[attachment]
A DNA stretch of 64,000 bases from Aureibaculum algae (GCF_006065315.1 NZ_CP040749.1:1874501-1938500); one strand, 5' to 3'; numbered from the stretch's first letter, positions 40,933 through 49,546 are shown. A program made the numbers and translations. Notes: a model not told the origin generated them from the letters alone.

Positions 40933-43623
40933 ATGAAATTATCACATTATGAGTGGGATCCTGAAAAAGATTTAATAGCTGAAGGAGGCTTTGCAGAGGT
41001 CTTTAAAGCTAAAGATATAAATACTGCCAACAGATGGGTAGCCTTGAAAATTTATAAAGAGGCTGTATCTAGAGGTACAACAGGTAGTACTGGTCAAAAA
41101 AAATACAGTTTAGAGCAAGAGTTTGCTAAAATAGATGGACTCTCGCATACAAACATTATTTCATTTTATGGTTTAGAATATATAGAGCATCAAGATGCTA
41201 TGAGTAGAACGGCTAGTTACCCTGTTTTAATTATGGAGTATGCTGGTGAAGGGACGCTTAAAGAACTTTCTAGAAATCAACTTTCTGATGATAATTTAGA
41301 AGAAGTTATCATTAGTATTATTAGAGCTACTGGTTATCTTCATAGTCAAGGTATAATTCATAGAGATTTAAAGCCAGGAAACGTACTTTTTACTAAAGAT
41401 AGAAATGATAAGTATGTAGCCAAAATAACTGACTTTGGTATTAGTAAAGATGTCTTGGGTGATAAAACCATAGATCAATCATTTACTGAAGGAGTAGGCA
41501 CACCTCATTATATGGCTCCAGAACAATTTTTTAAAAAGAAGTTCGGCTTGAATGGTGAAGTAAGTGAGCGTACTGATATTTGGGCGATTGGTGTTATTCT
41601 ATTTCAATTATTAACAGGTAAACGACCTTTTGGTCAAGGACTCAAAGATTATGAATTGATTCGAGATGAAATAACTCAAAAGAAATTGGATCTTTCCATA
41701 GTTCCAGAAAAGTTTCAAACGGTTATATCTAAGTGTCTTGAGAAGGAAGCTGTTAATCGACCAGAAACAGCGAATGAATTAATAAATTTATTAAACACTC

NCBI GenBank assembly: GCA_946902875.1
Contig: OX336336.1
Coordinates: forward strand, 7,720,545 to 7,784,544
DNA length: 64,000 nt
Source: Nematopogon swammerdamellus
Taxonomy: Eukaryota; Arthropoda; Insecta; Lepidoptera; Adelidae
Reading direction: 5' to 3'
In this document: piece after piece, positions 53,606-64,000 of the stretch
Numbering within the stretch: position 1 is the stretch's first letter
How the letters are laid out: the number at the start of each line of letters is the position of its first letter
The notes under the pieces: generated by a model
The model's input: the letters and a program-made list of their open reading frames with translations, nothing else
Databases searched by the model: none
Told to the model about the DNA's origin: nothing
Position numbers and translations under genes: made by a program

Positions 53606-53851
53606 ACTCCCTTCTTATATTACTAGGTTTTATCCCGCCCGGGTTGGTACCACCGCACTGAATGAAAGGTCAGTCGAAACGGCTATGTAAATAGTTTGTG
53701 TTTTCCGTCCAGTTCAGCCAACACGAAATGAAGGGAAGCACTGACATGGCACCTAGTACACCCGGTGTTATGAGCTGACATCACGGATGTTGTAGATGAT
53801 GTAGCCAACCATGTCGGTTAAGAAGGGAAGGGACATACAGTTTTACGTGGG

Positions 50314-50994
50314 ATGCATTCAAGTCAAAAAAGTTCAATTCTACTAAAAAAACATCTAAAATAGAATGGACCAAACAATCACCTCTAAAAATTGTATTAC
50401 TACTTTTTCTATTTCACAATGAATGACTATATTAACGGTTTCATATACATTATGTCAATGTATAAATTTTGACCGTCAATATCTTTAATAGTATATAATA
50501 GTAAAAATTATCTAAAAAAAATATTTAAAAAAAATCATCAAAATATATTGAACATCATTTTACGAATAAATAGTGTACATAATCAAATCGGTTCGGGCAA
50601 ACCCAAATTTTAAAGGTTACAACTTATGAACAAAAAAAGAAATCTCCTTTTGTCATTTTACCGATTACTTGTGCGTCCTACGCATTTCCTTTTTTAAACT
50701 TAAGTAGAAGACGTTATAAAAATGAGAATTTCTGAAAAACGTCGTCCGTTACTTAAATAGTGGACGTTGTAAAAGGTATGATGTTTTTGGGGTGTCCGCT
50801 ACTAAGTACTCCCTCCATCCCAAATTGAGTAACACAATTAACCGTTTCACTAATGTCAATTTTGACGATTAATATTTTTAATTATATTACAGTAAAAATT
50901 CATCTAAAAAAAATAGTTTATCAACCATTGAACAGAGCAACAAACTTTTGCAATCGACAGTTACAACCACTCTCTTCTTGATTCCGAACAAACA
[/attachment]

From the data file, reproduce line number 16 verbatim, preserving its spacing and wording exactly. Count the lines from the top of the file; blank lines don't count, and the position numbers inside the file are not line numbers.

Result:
Source: Nematopogon swammerdamellus